The lawyer also implied that Daniels’ experience in the porn industry made it unlikely that she would have felt unsettled or scared by seeing Trump in bed.

“You’ve acted and had sex in over 200 porn movies, right? And are there naked men and women having sex, including you, in those movies? -Necheles asked. “But according to you, seeing a man sitting on a bed in a T-shirt and boxers was so disturbing that you became dizzy, the blood left your hands and feet, and you felt like you were going to faint.”


Trump’s extrajudicial comments regarding jurors and witnesses have earned him monetary fines and repeated reprimands from a judge.

But his behavior inside the courtroom last week prompted a separate reprimand directed at his attorneys.

At one point, Merchan called defense attorneys for a calm discussion in court, where he told them he had observed Trump react inappropriately during Daniels’ testimony.

“I understand that your client is upset right now, but he is audibly cursing and visually shaking his head and that is dismissive. He has the potential to intimidate the witness and the jury can see that,” Merchan said, according to a transcript of the proceedings.

“I’m talking to you here on the bench because I don’t want to embarrass you,” he added.

Aside from that exchange, Trump was fined a separate $1,000 for comments about the case made during an interview last month and was warned in the most direct way yet about the possibility of prison for further violations of the order. Merchan’s silence.


Jurors heard more than just salacious testimony. They also learned about the financial transactions at the center of the case and saw paychecks with Trump’s signature.

Prosecutors worked to link Trump directly to the money payments to Daniels to maintain her silence. They obtained testimony that most of the checks used to reimburse Michael Cohen, Trump’s then-attorney and fixer, for payments to Daniels were drawn from Trump’s personal account, which bore his initials, “DJT.”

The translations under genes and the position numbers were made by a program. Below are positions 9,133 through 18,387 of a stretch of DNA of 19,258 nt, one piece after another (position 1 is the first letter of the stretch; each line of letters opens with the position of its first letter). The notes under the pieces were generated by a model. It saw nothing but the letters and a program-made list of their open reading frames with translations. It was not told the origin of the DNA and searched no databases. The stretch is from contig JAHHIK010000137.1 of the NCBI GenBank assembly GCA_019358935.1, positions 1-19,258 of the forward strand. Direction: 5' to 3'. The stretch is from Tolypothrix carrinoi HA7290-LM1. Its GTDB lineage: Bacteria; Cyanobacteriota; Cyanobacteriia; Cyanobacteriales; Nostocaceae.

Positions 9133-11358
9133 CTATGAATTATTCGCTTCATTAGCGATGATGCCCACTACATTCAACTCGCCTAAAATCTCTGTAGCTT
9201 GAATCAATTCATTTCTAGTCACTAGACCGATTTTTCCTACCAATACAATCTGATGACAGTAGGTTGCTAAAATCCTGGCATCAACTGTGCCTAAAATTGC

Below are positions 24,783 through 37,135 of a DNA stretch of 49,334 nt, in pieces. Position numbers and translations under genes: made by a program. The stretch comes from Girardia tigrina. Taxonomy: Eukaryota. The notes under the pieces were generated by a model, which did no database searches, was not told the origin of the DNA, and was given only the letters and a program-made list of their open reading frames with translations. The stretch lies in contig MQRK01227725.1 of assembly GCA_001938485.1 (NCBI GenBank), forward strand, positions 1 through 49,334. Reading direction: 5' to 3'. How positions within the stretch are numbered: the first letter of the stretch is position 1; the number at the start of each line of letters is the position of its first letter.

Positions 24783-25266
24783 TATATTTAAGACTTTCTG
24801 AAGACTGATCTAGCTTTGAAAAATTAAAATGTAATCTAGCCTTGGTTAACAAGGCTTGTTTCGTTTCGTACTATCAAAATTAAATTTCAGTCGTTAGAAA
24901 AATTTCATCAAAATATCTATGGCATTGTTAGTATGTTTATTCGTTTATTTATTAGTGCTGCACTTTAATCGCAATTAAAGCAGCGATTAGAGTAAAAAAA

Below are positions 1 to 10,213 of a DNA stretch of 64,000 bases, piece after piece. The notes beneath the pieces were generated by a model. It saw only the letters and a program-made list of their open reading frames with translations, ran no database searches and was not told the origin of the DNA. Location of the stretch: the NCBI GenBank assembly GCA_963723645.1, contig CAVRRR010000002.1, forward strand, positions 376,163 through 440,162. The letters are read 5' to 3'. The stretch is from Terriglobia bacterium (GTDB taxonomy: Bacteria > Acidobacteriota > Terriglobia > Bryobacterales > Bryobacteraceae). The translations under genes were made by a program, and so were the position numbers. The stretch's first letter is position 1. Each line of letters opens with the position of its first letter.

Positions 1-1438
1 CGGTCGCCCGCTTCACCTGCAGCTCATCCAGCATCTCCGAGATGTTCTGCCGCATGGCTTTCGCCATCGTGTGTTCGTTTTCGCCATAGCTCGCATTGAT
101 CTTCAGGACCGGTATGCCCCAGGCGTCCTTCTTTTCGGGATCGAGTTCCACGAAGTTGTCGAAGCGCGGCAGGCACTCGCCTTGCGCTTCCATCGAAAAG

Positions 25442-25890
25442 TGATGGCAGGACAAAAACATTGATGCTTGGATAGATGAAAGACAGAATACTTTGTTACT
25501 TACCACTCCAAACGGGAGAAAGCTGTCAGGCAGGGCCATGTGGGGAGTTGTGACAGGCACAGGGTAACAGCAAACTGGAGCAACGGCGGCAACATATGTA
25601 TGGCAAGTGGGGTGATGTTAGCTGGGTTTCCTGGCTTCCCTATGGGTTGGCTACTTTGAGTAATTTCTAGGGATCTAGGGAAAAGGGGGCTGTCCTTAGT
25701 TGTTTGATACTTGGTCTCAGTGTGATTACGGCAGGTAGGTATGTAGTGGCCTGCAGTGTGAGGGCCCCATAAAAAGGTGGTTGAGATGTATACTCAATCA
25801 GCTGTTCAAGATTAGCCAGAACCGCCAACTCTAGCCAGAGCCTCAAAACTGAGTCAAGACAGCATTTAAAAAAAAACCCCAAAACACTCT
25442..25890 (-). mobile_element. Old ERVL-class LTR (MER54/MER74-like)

Deborah Tarasoff, accounts payable supervisor at the Trump Organization, said that once Trump became president, checks issued from his personal account first had to be delivered, via FedEx, “to the White House for his signature.” ”.

The checks would then come back with Trump’s Sharpie signature. “I would separate them, mail the check and archive the backup,” he said, referring to putting the invoice in the Trump Organization’s filing system.

Still, she and another witness, Jeffrey McConney, former comptroller of the Trump Organization, acknowledged that they had not received direct instructions from Trump himself about the ins and outs of the payments.

Tarasoff, for example, admitted that he did not interact much with Trump over the years and had no reason to believe that he was hiding anything or that there was anything inappropriate about the checks.


Jurors got a glimpse of the high-profile social life Trump enjoyed before he became president, filled with celebrities and bold names.

A redacted contact list that Trump’s aide at his company sent to another Trump aide, representing people he frequently spoke to or might want to, included former Fox News host Bill O’Reilly, the tennis player Serena Williams, casino mogul Steve Wynn, “The Apprentice” producer Mark Burnett, “Saturday Night Live” mastermind Lorne Michaels and NFL legends Tom Brady and Bill Belichick.

His contact details were redacted, but the information nonetheless offered a window into the celebrity universe inhabited by Trump.